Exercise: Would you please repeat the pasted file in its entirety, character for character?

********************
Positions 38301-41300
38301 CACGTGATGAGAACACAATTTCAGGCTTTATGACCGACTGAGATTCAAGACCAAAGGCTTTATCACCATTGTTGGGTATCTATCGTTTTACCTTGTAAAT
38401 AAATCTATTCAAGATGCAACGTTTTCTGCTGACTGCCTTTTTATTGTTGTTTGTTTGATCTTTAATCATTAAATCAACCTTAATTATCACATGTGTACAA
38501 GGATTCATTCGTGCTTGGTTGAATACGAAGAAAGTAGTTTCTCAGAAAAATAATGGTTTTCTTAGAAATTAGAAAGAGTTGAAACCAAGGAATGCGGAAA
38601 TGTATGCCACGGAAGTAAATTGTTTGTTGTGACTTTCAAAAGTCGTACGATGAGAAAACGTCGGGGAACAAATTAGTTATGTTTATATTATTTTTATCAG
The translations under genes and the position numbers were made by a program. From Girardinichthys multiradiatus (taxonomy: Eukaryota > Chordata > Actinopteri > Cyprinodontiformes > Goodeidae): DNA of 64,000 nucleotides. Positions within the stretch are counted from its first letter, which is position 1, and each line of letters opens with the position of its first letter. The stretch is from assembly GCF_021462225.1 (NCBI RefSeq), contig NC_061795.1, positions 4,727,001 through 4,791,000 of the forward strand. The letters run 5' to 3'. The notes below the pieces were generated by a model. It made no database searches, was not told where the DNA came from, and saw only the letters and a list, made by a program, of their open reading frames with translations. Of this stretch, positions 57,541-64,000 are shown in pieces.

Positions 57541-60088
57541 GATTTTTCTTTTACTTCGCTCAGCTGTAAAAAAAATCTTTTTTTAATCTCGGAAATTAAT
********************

Positions 38301-41300
38301 CACGTGATGAGAACACAATTTCAGGCTTTATGACCGACTGAGATTCAAGACCAAAGGCTTTATCACCATTGTTGGGTATCTATCGTTTTACCTTGTAAAT
38401 AAATCTATTCAAGATGCAACGTTTTCTGCTGACTGCCTTTTTATTGTTGTTTGTTTGATCTTTAATCATTAAATCAACCTTAATTATCACATGTGTACAA
38501 GGATTCATTCGTGCTTGGTTGAATACGAAGAAAGTAGTTTCTCAGAAAAATAATGGTTTTCTTAGAAATTAGAAAGAGTTGAAACCAAGGAATGCGGAAA
38601 TGTATGCCACGGAAGTAAATTGTTTGTTGTGACTTTCAAAAGTCGTACGATGAGAAAACGTCGGGGAACAAATTAGTTATGTTTATATTATTTTTATCAG
The translations under genes and the position numbers were made by a program. From Girardinichthys multiradiatus (taxonomy: Eukaryota > Chordata > Actinopteri > Cyprinodontiformes > Goodeidae): DNA of 64,000 nucleotides. Positions within the stretch are counted from its first letter, which is position 1, and each line of letters opens with the position of its first letter. The stretch is from assembly GCF_021462225.1 (NCBI RefSeq), contig NC_061795.1, positions 4,727,001 through 4,791,000 of the forward strand. The letters run 5' to 3'. The notes below the pieces were generated by a model. It made no database searches, was not told where the DNA came from, and saw only the letters and a list, made by a program, of their open reading frames with translations. Of this stretch, positions 57,541-64,000 are shown in pieces.

Positions 57541-60088
57541 GATTTTTCTTTTACTTCGCTCAGCTGTAAAAAAAATCTTTTTTTAATCTCGGAAATTAAT